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Social justice tech entrepreneur intros legal advice app

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Serisha Barrat, founder of Lawyered Up.
Serisha Barrat, founder of Lawyered Up.

New app Lawyered Up will provide legal online counsel for people who need legal advice, but may not be able to afford the high costs associated with legal services.

The pandemic has catalysed a change in the legal landscape, with legal practitioners taking to online channels to offer their services.

Recognising the need of online legal resources, 27-year-old Serisha Barrat is preparing to launch Lawyered Up, a digital legal turnkey platform, to offer a range of legal services.

Officially launching to the public in the second quarter of 2022, the app will serve a dual purpose of offering immediate access to online legal counsel and providing access to important legal documents.

This includes free services and assistance to victims of gender-based violence (GBV) and legal advice on an array of issues, including cannabis law, media and entertainment, blockchain technology law, mining licences, legal due diligence and business administration.

Cape Town-based Barrat says she was inspired to pivot to an online platform after attending the 2019 World Economic Forum discussions on legal tech and the fourth industrial revolution.

“The pandemic prompted an upsurge in online adoption. People got used to accessing services online and expectations have changed, for the long-term,” explains Barrat.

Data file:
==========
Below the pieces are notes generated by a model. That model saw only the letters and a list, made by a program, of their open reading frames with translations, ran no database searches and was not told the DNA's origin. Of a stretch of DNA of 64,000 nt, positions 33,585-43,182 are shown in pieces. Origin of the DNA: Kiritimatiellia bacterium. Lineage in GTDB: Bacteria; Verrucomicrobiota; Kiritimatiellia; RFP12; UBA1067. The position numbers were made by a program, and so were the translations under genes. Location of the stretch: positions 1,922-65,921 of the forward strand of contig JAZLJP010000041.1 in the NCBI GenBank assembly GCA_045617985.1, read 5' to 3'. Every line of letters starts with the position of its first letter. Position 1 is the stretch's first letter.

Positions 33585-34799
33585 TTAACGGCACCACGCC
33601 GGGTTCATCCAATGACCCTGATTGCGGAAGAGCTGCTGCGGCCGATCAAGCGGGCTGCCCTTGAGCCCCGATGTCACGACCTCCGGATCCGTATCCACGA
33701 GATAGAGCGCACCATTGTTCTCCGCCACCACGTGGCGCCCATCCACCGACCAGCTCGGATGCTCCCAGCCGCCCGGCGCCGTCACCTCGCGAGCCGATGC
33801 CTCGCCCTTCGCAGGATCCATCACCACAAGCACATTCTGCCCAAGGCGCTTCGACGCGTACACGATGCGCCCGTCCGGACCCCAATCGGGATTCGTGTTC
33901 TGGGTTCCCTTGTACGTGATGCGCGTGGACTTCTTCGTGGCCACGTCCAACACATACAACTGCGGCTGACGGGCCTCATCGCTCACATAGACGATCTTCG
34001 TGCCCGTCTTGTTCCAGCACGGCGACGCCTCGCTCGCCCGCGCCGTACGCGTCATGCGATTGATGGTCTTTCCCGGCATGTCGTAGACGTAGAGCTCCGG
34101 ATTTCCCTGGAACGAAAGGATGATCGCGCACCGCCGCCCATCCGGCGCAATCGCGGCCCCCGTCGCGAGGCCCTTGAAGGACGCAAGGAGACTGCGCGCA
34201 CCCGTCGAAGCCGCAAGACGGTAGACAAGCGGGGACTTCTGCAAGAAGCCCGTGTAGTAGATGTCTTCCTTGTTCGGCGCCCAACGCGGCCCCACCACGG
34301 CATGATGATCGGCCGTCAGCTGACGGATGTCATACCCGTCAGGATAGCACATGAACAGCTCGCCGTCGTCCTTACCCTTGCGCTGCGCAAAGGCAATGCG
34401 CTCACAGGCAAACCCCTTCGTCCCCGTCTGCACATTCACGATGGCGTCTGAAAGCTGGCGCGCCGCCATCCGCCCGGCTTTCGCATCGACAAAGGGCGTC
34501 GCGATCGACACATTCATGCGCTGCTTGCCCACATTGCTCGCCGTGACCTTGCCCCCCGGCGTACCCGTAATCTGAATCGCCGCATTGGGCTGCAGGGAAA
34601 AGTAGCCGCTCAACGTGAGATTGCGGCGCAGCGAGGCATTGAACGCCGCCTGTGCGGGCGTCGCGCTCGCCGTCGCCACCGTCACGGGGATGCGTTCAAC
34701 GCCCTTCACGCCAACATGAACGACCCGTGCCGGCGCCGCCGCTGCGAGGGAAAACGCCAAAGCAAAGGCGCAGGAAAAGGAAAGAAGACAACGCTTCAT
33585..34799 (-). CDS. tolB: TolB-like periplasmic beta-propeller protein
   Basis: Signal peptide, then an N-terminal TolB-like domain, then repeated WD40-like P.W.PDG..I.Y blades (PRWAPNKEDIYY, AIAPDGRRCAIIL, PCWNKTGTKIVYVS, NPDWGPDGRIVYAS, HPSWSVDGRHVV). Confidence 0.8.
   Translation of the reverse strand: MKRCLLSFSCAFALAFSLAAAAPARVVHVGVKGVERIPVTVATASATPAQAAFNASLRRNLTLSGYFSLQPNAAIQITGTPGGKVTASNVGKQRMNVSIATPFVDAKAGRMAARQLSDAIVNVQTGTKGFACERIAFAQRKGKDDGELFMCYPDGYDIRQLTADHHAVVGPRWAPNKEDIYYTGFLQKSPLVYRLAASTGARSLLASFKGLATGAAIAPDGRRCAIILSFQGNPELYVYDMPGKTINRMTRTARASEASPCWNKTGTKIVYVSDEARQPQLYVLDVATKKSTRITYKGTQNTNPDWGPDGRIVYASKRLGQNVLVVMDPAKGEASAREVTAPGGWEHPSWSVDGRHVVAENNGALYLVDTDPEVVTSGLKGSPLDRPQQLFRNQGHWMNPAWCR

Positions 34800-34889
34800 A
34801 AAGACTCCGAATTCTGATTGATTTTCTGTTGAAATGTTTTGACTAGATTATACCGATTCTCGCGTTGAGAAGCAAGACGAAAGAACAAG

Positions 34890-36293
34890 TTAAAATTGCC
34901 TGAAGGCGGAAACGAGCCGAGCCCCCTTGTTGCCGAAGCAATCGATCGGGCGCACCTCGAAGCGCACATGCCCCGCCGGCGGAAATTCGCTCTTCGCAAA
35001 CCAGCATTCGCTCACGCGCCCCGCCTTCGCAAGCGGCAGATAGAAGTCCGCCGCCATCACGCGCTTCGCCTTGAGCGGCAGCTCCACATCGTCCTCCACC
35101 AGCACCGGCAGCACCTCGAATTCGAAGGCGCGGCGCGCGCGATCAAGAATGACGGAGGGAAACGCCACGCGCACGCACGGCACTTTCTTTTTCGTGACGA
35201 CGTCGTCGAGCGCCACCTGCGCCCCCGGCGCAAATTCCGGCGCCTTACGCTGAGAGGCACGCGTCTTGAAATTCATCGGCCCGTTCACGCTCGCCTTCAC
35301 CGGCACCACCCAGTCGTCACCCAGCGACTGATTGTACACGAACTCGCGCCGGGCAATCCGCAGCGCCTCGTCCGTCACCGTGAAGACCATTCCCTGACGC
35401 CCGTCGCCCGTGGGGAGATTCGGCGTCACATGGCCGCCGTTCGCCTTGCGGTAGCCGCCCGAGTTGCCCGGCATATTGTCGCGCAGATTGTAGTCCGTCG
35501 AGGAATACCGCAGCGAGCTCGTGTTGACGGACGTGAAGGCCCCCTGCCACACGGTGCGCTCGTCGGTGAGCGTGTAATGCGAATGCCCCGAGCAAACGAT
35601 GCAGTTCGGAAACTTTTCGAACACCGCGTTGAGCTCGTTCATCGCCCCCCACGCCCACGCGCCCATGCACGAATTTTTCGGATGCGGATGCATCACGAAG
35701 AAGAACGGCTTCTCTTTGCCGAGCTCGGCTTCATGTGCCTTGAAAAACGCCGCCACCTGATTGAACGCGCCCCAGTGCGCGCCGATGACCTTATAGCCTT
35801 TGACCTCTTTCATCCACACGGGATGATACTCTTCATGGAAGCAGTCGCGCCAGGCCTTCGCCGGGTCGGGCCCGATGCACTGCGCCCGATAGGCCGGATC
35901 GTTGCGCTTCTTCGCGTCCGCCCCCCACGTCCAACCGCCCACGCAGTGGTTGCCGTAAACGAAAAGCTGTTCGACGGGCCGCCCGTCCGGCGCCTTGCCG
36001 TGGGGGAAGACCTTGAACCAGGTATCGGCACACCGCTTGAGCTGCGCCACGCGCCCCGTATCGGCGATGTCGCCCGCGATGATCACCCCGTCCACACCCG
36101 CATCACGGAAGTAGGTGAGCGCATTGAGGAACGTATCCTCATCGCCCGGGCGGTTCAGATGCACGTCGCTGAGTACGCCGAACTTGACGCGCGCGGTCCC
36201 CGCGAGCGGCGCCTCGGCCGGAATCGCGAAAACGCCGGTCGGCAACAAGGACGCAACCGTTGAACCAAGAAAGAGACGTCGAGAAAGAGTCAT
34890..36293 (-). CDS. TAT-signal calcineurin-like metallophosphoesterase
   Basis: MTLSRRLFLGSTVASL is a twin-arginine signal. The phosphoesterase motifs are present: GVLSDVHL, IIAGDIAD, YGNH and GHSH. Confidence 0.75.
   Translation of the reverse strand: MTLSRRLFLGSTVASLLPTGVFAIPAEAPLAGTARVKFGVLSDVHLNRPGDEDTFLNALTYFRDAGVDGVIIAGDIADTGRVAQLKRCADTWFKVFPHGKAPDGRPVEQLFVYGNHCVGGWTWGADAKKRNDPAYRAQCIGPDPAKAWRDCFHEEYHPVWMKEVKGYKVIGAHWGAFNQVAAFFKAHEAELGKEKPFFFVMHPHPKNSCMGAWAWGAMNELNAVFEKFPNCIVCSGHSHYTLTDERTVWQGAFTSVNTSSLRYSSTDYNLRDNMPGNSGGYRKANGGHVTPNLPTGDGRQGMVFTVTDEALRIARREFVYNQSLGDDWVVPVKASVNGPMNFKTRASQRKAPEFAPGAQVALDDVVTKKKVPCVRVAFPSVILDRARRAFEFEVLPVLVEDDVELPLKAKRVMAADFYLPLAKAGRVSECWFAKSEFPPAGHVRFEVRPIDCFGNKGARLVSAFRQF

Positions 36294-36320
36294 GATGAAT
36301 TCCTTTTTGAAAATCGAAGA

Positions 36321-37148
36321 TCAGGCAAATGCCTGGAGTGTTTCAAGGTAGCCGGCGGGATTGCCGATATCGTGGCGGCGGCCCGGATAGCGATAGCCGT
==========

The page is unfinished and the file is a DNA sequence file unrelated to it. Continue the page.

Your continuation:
“The legal profession needs to keep pace. Given this, we developed our platform, which eliminates the need for face-to-face communication by digitising signing documents and jurisdiction impediments. Our aim is three-fold: to help the public access immediate, affordable legal assistance; create greater job opportunities for lawyers; and serve those impacted by GBV.”

According to Barrat, SA is among the most marginalised countries regarding the provision of affordable legal assistance, where people often have unequal access to legal assistance.

Lawyered Up, she adds, is geared towards fostering greater accessibility by facilitating easier communication between lawyers and clients.

Through Lawyered Up, Barrat aims to positively contribute to the growth of the economy through active social collaboration and establishing partnerships to add value to the under-privileged communities.

After having graduated from the University of Witwatersrand with a Bachelor’s degree in psychology and linguistics, she is completing a second law degree from UNISA.

The blending of these two degrees contributed to providing her with the necessary skills for the business, she notes.

Since 2020, Lawyered Up has gone from being an idea, to the final stages of completion, thanks to securing R5 million funding from an undisclosed investor. Barrat is in talks with another investor and a second funding deal will possibly be signed soon.

The app offers over 100 listed attorneys for pro-bono GBV assistance, and has a database of 250 individuals signed up to test the application and download once it launches.

The business conducts a rigorous vetting process to ensure qualified lawyers are listed on the platform.

A partnership between Lawyered Up and Art of Charity – a non-profit organisation – provides relevant legislation, legal templates, expert guidance and commentary to curb the scourge of GBV.

“South Africa’s dramatic increase in GBV cases is devastating to see. I want Lawyered Up to offer real assistance to people through empowering legal counsel. Hence I teamed with pro-bono lawyers to assist with protection orders for free. All free GBV-related services will be automated in the app.

“The future plan is to provide real-time swabs and blood samples in a bus service outside police stations and team up with counselling services to deal with the root cause of GBV,” she concludes.

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